Student homelessness in Newcastle at crisis point Reply

By Robert Monks

A combination of higher expenses in education, rising rent prices and a shortage of affordable accommodation in Newcastle has hit many students hard in the city. The fact that Newcastle has a very high rate of unemployment also makes it tough for students trying to find work. Hidden homelessness such as ‘couch surfing’ is on the rise, and students are now feeling more insecure and trapped by their economic circumstances than ever.

Matthew Morgan, a business student at the University of Newcastle, who is also on the Student Council and president of the Queer Collective, knows a lot about this issue. This sensitive and intelligent young Aboriginal man talks about his own experiences trying to find an affordable place to live.

no room

No room of one’s own. Photograph by Cheyenne used under Creative Commons licence

“I moved here last year and I couldn’t get a place so I lived in a garage for $125 a week in Merewether and after that I was homeless and I stayed at the Hamilton place (a budget hostel with dormitory accommodation) a couple of weeks and then I found a friend who had a room at her house and that’s how I got accommodation.”

His voice is steady and soft but there are occasional reflective pauses as he speaks and a sadness appears in his dark eyes. “I had to couch surf about eight times. I fell into depression and if it wasn’t for the counselling services of the university, I would have ended up on the street.”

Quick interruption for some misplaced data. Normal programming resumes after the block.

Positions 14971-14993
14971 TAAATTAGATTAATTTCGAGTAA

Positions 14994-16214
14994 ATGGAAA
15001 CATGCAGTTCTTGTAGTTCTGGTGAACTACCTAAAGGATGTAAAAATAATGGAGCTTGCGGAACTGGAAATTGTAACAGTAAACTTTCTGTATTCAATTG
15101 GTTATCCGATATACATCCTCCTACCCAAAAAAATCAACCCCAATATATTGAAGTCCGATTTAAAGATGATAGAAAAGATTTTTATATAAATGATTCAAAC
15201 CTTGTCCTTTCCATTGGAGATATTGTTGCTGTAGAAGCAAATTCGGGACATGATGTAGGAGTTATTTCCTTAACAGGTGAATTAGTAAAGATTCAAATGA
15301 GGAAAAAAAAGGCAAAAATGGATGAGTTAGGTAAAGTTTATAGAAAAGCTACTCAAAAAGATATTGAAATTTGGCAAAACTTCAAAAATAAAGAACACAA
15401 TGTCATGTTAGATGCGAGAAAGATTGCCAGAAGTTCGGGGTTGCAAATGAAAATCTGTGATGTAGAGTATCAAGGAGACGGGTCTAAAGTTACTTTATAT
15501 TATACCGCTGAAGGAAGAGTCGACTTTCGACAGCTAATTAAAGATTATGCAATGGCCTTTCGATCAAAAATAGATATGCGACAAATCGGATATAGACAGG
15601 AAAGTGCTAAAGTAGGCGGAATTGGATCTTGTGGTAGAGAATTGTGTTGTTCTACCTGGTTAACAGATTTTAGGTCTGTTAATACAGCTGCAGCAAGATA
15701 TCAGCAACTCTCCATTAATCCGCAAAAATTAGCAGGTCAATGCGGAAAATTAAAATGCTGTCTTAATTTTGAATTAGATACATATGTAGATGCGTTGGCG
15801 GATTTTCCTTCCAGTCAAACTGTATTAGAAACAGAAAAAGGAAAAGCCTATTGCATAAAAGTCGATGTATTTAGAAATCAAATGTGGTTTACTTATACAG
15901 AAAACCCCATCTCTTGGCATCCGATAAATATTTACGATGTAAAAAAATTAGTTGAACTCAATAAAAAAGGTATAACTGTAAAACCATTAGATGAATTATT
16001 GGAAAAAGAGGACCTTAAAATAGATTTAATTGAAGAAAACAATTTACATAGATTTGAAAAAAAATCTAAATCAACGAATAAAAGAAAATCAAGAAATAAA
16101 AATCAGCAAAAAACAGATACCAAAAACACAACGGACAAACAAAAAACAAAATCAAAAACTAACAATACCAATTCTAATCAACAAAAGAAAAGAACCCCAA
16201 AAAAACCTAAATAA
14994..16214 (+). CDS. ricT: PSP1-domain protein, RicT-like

Student allowances have not kept up with living costs. “Every student on Centrelink gets $600 a fortnight, close to that.  Everyone is looking for rent that’s $150 a week or under so they can have at least $300 to live off for two weeks,” Matthew says. “A lot of students here come from disadvantaged backgrounds so the majority are on Abstudy or Youth Allowance. You try living on that and have $298 to live on for two weeks.”

The fact that rent prices are rising in Newcastle and there is a shortage of affordable housing for students is adding to the crisis. “Just searching for a place can be an ordeal,” Matthew says.  “The market is so competitive because everyone’s looking so you don’t just have a chance.”

Matthew’s comments are supported by current research. According to Anglicare Australia’s rental affordability snapshot in 2013,  “Newcastle and the Hunter are among the worst places to look for low-cost housing.” It found ‘‘minimal’’ housing in Newcastle for people on the $606 weekly minimum wage and that applies as well to students on other benefits.

The price of food and transport also adds to students’ financial stress. Public transport in Newcastle is expensive and is limited in the outer suburbs near the university where many students live. “You keep taking that money out to go to uni every day and it just goes,” says Matthew.

He says there are students who have added problems in getting accommodation.  There are Indigenous students and some non-Indigenous students from remote communities like Cowra or Burke, or places in Queensland who are not familiar with the process of getting accommodation. For instance, they don’t know how to go about getting a bond or signing a lease for a house.

“People have come here for a specialised degree at the University of Newcastle and they just have no idea how to engage in getting accommodation so it’s quite a struggle for them,” Matthew says. As a result, some of these students end up couch surfing. He says that although there is housing specifically for Indigenous students, it is usually full.